Today in Break it! Make it! we made ‘sew it bright’ bracelets. First, we drew a picture of a design and then we cut it out in felt. Then we glued the design onto a felt bracelet. After this, we sewed conductive thread from the lily pad to an LED light on our design. Because we worked in pairs, one of us sewed the positive to positive and one of us sewed the negative to negative. We then put a battery in the lily pad holder and it lit up! We liked this project because we like to sew and we like to make things light up. Next time we would like to try making our clothes light up!
Over the past two weeks, the team have made loads of progress on the modular synthesizer project. They have nearly soldered every piece that needed to be soldered and they have been populating the circuit boards so that everything will be ready for assembly and as of right now, there are only a few more pieces that need to be completed before the assembly can start. Ryan has been working on connecting both halves of the sequencer with smaller wires so that they are able to get power. It’s all coming together quite nicely and I cannot wait to see how it works when it is finished. Some minor kinks are to be expected with a complex project like this one, but so far they haven’t run across anything too troubling.
Last Thursday evening, the Make It! Break It! group researched what E-Textiles are about and explored different examples on the internet. They were then introduced to some sewable electronic components; the Lilytiny microcontroller and LEDs. They built some simple circuits using crocodile leads.
When they were finished experimenting with their circuits, they were introduced to some basic sewing techniques. This will prepare them for next week when they will use conductive thread to create some interesting pieces of E-Fabric designs.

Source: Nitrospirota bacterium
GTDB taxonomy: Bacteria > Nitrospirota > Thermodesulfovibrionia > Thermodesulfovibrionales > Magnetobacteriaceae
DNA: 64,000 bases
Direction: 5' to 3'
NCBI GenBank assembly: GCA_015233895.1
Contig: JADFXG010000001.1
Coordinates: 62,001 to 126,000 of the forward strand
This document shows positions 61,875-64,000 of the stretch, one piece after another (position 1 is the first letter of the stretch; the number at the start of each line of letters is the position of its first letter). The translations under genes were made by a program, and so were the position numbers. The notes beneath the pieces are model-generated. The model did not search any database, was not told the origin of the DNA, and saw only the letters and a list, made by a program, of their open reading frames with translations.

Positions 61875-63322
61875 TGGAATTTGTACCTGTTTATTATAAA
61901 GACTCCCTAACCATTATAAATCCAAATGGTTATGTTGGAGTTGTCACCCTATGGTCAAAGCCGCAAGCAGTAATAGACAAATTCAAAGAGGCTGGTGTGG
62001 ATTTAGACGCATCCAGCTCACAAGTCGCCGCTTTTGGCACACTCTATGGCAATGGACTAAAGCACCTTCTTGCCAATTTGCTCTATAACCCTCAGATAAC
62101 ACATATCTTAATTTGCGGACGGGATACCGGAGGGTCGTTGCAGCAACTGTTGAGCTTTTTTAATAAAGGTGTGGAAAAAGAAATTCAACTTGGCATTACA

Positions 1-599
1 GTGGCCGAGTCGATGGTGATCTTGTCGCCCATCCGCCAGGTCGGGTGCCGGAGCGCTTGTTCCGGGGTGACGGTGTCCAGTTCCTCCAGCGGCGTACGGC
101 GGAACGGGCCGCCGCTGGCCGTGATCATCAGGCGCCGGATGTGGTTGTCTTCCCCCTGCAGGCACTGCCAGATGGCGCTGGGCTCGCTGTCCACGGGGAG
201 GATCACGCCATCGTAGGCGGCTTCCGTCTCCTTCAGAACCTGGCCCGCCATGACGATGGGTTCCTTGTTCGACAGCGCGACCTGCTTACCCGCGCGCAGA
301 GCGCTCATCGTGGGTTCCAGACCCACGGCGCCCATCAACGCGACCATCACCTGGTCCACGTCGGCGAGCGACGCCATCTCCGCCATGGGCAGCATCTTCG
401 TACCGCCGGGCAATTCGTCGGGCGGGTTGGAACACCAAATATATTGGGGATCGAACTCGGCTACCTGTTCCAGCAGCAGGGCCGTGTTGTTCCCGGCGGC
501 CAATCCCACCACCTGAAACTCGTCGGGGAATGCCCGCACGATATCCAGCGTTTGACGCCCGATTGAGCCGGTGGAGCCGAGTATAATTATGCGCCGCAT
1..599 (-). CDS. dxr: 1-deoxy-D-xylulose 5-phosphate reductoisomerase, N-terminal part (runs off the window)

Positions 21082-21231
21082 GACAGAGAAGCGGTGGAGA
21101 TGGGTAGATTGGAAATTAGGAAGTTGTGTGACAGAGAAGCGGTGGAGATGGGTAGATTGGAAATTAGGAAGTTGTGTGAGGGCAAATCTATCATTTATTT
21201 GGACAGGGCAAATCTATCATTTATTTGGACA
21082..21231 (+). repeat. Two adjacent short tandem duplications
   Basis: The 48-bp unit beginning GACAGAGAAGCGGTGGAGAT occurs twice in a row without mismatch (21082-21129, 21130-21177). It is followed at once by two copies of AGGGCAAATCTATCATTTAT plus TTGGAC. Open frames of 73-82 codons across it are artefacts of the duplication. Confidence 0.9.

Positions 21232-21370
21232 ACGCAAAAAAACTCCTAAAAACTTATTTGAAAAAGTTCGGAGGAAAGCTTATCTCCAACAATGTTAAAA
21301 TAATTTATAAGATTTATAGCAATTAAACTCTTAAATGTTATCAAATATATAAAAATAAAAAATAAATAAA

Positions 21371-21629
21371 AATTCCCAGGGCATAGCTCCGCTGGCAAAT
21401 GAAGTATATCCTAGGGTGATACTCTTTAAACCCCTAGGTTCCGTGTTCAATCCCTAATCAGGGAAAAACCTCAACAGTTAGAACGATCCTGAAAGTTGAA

Kiara has begun designing and prototyping her Steady Hand Game. She brainstormed different ideas for making the game very challenging:
- Could I make it a 2 player game?
- Add a counter to count the number of times the circuit is activated
- Add a timer to time how long it takes to complete the challenge
- Make it 3 dimensional!
Kiara is keeping all her ideas and designs in her Inventor’s notebook.
She learnt about basic circuit design and built a simple prototype of the Steady hand game without the Arduino using crocodile clips, a resistor, LED and battery. Next Week Kiara will program the Arduino and breadboard the first stage of the circuit.
The Robot is made, and it’s course is set. Members of the Computer Clubhouse are preparing to program the finished Robot so that it can take on a variety of challenges. It will have to score goals, pick up objects, and carry out other tasks. It’s obstacle course has been built, and the members are getting ready for the First Lego League competition in Galway. There will be judges who will be awarding points and penalties based on how many tasks their Robot is and isn’t able to complete.
After a week off for the “Get Your Spook On” Halloween party, the Advanced Makers are back at it again. This week they are continuing their work on the modular synthesizer by making the sequencer for the board. They use solder to attach LEDs to the decade counter, the device that counts one to eight and keeps the pace for the sequencer. Along with the sound, The LEDs flash each time the sound is emitted from the specific node. Once the sequencer is finished, everything will be connected with guitar leads and will be ready to go on the board. Things are coming together nicely and everyone is looking forward to playing with the synthesizer when it is finished. Below are some pictures of the young people working on the decade counter as well as the counter itself. Enjoy!